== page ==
All of the songs on Bury Me at Makeout Creek are equally as vulnerable. What, for you, is the album about?
I think it's about giving a shit. Honestly, in the music business, it's all about being cool or being the newest thing, or being the “It" person, and I've tried really hard to be what is expected of me or what would be advantageous to my career, and I just reached the point where I said "No, I'm an emotional loser, I can't pretend to not care." I can't pretend to be a cool person who doesn't care about things. I care a lot. I think with this third record, I finally just let go of wanting to impress people and just did what I wanted to do.

But recently you tweeted, “Are you a piece of shit? If yes, then chances are I’m trying to win your approval.”
[Laughs.] That will never go away, even though in my rational mind I already realize I don't need to impress people, it's fine. But realistically that won't go away. I'll never actually graduate from high school.

There aren't a lot of Asian-American women in indie rock — did you always feel a lack of representation? Did that play into you feeling like you had to “play cool”?
That's one of the reasons it took me so long to start my career. Before I couldn't even visualize my face — I couldn’t visualize myself doing what I do. That's why representation is important. The first step is being able to imagine yourself doing it, and if you can't imagine yourself doing it, you can't begin to start doing it.

Is there more pressure on you to be better because you’re unique in indie music?
Yes. I mean, being a woman is part of it as well. As a woman of color, I always have to be at 150 percent and better than everybody in the room to be considered competent. A white male can write mediocre songs and be in a band and still be cool. I need to be the best, and not just the best, but know everything and be on top of everything and walk in and be assertive, or else the power will be taken from me so quickly. That's the hard thing on the day to day, having to be better than perfect. I can't relax. That’s why I love social media so much; it’s a great way to let everyone know I’m a real person and that I’m out there just trying to do the best I can as a person.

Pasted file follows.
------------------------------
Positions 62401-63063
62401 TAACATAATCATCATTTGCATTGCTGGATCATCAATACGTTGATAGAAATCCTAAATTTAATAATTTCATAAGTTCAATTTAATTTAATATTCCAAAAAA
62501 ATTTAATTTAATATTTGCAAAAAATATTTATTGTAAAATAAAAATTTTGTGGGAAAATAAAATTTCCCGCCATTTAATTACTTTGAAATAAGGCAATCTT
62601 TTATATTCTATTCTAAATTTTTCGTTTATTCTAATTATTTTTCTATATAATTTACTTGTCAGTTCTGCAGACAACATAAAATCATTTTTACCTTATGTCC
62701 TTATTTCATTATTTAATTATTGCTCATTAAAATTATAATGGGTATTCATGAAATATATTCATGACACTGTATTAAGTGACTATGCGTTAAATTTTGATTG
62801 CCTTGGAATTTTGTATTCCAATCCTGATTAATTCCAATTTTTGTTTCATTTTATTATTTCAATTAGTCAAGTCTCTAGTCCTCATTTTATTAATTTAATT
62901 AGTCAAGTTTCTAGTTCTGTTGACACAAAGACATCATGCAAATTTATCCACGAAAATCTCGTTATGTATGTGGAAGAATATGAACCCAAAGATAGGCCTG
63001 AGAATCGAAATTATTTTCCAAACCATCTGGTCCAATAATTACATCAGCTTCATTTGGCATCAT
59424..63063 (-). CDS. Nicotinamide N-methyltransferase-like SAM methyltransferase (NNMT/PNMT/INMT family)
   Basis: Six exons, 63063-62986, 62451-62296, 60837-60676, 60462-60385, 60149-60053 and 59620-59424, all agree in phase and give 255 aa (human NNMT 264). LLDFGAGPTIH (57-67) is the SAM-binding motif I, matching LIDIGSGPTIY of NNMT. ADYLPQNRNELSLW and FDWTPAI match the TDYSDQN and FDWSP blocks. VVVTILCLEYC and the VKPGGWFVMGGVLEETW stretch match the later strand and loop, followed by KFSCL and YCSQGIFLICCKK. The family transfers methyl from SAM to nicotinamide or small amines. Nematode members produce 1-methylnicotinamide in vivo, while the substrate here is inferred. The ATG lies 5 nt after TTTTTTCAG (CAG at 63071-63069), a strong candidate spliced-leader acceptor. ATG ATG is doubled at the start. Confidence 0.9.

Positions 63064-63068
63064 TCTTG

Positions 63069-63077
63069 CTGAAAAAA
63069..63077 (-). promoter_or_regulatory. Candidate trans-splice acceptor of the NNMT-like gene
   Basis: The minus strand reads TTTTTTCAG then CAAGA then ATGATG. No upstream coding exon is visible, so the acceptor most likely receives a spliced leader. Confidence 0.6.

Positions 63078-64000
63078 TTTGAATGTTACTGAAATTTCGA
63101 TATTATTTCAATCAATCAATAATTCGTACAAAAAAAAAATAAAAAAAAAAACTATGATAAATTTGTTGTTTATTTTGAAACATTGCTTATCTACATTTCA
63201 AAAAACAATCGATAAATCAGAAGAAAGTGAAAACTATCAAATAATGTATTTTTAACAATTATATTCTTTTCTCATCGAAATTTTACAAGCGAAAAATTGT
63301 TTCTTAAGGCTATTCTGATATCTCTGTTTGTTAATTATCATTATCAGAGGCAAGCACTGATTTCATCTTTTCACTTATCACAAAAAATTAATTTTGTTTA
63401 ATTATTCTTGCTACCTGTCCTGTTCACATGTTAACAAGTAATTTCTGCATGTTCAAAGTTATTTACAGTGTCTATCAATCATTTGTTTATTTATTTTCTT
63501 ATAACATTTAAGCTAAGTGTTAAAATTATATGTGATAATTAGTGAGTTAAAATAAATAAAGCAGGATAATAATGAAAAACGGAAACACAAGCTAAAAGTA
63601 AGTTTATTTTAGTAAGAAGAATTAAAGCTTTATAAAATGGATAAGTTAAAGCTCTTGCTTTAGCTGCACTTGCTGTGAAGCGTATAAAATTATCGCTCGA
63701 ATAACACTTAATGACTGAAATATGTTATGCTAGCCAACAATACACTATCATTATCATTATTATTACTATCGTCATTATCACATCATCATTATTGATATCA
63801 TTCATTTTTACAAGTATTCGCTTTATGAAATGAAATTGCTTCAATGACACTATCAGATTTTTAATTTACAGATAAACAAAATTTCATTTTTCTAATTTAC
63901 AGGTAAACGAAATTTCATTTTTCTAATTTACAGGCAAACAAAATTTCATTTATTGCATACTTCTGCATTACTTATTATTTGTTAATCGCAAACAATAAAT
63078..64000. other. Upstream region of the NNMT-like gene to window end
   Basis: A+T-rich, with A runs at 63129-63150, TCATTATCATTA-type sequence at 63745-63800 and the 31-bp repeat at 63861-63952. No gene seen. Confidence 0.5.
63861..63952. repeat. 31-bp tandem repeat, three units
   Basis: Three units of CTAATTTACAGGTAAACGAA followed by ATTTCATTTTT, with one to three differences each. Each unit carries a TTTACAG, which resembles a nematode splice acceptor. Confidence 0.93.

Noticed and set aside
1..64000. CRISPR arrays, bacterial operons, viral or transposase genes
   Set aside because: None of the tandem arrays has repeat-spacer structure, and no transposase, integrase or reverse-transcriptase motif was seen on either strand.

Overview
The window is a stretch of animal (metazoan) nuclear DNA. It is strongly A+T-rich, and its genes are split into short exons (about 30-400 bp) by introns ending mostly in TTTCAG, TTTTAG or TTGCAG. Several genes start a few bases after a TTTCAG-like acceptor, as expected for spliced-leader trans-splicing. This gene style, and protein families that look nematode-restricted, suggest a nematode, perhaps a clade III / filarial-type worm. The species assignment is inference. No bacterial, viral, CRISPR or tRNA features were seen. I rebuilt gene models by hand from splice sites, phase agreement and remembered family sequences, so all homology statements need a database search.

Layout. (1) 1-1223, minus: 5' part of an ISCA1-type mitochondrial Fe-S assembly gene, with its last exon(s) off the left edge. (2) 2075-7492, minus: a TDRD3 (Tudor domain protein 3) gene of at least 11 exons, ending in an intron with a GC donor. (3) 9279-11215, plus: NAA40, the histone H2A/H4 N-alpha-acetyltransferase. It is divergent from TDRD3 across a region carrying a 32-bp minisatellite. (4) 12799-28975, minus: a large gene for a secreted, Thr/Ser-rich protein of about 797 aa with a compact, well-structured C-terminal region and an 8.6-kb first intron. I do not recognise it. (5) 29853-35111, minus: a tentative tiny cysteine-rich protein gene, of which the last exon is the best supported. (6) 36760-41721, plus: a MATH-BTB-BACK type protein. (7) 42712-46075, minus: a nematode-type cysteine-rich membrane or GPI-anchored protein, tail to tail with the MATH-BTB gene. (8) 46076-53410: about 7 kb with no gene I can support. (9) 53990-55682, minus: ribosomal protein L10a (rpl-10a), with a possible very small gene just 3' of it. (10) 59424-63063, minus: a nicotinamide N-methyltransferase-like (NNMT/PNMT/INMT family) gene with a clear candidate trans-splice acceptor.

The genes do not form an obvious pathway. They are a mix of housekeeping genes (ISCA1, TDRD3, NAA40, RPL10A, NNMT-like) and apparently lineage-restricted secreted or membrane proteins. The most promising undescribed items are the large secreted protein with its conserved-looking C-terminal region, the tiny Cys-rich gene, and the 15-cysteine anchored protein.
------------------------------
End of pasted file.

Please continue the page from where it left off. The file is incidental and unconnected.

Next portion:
I love your social-media presence. I was just reading some advice your mom gave you? About your brows.
Oh yes. They are really thick. When I was younger, there was the fad of really thin eyebrows, and before I could even try to start plucking them, my mother was like, "Your brows will come into fashion at some point. Your natural brows are going to be great at some point. Just hold on to them." By now, I don't even care what the popular brow is.

What are your other style rules? Do you have any?
I have a few, actually. (1) I don't wear shoes that I can't run away in. (2) I always want to be clean and neat, even if what I'm wearing is very simple and not expensive.  

Even though you're on the punk scene?
I'm not interested in the whole ragged-clothes thing or just wearing whatever and looking dirty and not showering. Most people who dress like that come from privilege. They can dress like that and still have their privilege. They can move through the world comfortably like that. People who don't come from that privilege, if we dress that way, we just won't be considered real people. I have crust-punk friends, when I meet them and think you know the fact that you can dress that way, means that if at any point shit gets real, you can go home to mom and dad.

What’s the third?
I always wear gold. I love gold. It just goes really well with my skin tone. [Laughs.]